Finally, another major symbol is the summertime. The summertime in the short story shows the innocence of Myop. By the end of the story, the summer ends. The ending of the summertime represents Myop’s transformation into an adult. She lays down the flowers that she had picked up and following that, the end of summer occurs. Which shows that Myop’s days of skipping and picking flowers are done, because she has set down the flowers and faced the hard reality, that life isn’t always fun and games.

-Satej B.

2001: A Space Odyssey Essay

Throughout the movie, many parts led me to believe that David Bowman, in 2001: A Space Odyssey, is most relatable to Odysseus, in The Odyssey. David Bowman and Odysseus relate in many ways. First, David Bowman is emotionless and “cold-blooded,” just as Odysseus is throughout The Odyssey. Second, David Bowman could be described as intelligent and witty, as could Odysseus could be described as well throughout the story. Lastly, David Bowman is strong-willed and strong-minded, which Odysseus is in many sections of The Odyssey.

2001Title6x4

David Bowman could be characterized as emotionless because in order for him to open the emergency latch door to get himself to safety, he lets go of the body of his fellow scientist, Frank Poole, who he recently just picked up. He does this to ensure that he could live because Hal, the “sixth member” and computer on board, malfunctions and doesn’t let David Bowman in with the body of Frank Poole. The body of Frank Poole was held onto by the claws of the pod that David Bowman was in. Since Hal didn’t let David to enter, he had to enter through the emergency landing pod, which had to be opened by the claws of the pod he was in, so without thinking twice, David Bowman let goes of Frank Poole’s body, into space. This shows how David Bowman is completely emotionless and that relates him to Odysseus because when Odysseus returns to find that his maids have betrayed him, he makes them clean up the blood, and then he decides to kill all of them, which I think is completely unfair because he never took a second thought to consider the circumstances that the maids were in. The maids didn’t really have any choice but to betray him. So, this is a reason why David Bowman and Odysseus relate.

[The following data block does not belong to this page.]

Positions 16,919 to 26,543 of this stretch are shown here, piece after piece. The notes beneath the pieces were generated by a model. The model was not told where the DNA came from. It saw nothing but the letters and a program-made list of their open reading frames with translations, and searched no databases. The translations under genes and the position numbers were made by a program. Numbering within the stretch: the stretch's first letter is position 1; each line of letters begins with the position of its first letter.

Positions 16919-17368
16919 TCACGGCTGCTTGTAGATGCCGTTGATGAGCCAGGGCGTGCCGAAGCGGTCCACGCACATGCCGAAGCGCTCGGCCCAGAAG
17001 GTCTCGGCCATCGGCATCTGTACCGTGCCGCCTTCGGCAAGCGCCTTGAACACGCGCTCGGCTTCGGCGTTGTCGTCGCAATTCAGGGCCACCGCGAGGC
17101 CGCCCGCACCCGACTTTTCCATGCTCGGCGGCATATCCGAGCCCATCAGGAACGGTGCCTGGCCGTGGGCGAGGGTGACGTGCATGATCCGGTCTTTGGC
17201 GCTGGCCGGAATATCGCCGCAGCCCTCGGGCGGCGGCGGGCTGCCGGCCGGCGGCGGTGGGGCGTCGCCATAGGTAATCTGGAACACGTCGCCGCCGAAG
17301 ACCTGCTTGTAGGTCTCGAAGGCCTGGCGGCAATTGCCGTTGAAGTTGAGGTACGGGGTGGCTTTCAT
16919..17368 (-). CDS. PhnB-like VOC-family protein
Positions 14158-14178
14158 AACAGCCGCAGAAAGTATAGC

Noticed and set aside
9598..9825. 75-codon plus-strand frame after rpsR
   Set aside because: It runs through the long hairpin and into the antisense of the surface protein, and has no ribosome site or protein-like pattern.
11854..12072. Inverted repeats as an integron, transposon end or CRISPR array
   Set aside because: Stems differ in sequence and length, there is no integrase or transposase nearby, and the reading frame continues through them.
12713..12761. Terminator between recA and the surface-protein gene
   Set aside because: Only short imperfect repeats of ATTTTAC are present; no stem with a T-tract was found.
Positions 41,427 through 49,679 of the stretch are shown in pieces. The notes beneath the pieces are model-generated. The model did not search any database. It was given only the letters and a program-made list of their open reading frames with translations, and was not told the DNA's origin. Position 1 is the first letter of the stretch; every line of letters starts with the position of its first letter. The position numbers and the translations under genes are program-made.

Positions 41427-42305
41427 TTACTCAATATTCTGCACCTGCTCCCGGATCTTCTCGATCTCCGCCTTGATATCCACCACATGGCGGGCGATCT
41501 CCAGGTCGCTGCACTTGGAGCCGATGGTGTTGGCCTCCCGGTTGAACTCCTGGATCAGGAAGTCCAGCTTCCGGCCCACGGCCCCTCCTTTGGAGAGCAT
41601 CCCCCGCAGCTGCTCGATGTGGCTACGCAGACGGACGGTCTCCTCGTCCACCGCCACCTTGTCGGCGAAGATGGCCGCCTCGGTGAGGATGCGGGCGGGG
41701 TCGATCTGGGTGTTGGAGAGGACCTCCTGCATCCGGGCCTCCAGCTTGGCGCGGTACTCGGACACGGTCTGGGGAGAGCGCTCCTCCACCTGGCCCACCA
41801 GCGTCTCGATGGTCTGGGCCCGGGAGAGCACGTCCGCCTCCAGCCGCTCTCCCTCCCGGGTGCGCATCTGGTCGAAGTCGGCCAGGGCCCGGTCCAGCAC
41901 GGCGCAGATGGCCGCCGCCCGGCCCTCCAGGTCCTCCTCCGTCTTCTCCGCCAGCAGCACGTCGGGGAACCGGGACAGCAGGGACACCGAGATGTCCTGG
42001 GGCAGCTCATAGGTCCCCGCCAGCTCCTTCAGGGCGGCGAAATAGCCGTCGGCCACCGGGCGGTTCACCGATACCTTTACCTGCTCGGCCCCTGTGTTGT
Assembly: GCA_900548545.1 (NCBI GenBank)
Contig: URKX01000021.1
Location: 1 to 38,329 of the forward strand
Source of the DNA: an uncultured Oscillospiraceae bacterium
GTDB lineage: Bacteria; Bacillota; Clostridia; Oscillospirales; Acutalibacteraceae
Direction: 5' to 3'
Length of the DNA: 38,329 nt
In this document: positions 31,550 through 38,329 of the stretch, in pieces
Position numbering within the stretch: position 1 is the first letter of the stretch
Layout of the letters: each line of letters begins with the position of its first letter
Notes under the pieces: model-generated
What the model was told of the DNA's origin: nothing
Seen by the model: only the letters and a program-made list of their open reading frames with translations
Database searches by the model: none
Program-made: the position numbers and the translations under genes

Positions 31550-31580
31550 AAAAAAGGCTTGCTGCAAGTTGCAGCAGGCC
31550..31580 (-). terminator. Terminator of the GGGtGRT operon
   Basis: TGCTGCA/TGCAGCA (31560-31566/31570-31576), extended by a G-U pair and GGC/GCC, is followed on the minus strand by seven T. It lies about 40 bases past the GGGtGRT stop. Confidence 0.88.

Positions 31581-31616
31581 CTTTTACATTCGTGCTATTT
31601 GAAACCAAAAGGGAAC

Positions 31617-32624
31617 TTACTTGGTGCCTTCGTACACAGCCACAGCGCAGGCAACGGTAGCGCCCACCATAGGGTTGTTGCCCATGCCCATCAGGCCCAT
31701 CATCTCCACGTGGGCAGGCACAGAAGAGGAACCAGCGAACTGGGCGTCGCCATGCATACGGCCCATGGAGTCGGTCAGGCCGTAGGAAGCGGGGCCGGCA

Another reason why David Bowman is like Odysseus is because David is intelligent. Throughout the movie, David Bowman shows his smartness in many ways. First, when Hal restricts David from entering, he thinks of another way, and succeeds. David entered through the emergency landing pod. Since he didn’t have a helmet, he had to improvise. He brilliantly lined the door to the opening of the emergency pod landing, then he jumped out grabbing the latch handle to close it. That plan that he made, in a matter of barely any time, saved his life. This is why I would describe David Bowman as intelligent and smart, which would relate to Odysseus too because in order for Odysseus to defeat the cyclops, he used his skilled mind to blind the cyclops and save his crew, quite simply from dying. Another time in The Odyssey when Odysseus shows how he is smart is when he heeds to Circe’s advice to not eat the cattle on the island of Helios.

odyssey_homerLastly, I would relate David Bowman and Odysseus with the trait of strong-willed. David Bowman, shows how he is strong-minded when he continues to Jupiter even though he lost all of his fellow scientists and cutting out Hal.This, to me, shows that he is persistent and will do anything to succeed in the mission. Whether that’s always good, or not, that’s arguable on the situation at hand, and in the circumstances, I would say that it is a good thing that David Bowman in strong-minded and strong-willed to continue to Jupiter. This attribute relates to Odysseus in many ways. Throughout, The Odyssey there were many times where Odysseus showed his courage and his strong mind. For example, when they passed by the Sirens, he sacrificed himself for the crew, he stayed tied to the mast ended up being the first man to survive the Sirens’ song. Also, he shows he is strong-minded when he is forced to stay for seven years at Kalypso’s island. He does end up staying all seven years and then is set free, so his time in the island, shows the readers how strong-willed and strong-minded he can be.

Throughout 2001: A Space Odyssey, David Bowman shows how he relates to his Greek equivalent, Odysseus. First, how emotionless he is when he lets go of Frank Poole’s body into space and how Odysseus slaughters all of his maids. Second, when David Bowman shows his intelligence, quite like Odysseus blinding the cyclops, when he finds another way to enter through the emergency landing hatch. Lastly, David Bowman’s strong mind related to Odysseus when he continues to go to Jupiter, and when Odysseus stays captive for seven years, but “toughs it out.” Overall, out of all the characters in 2001: A Space Odyssey, I would say David Bowman relates to Odysseus the most.

-Satej B.

2001: A Space Odyssey is available for check out from the Mission Viejo Library.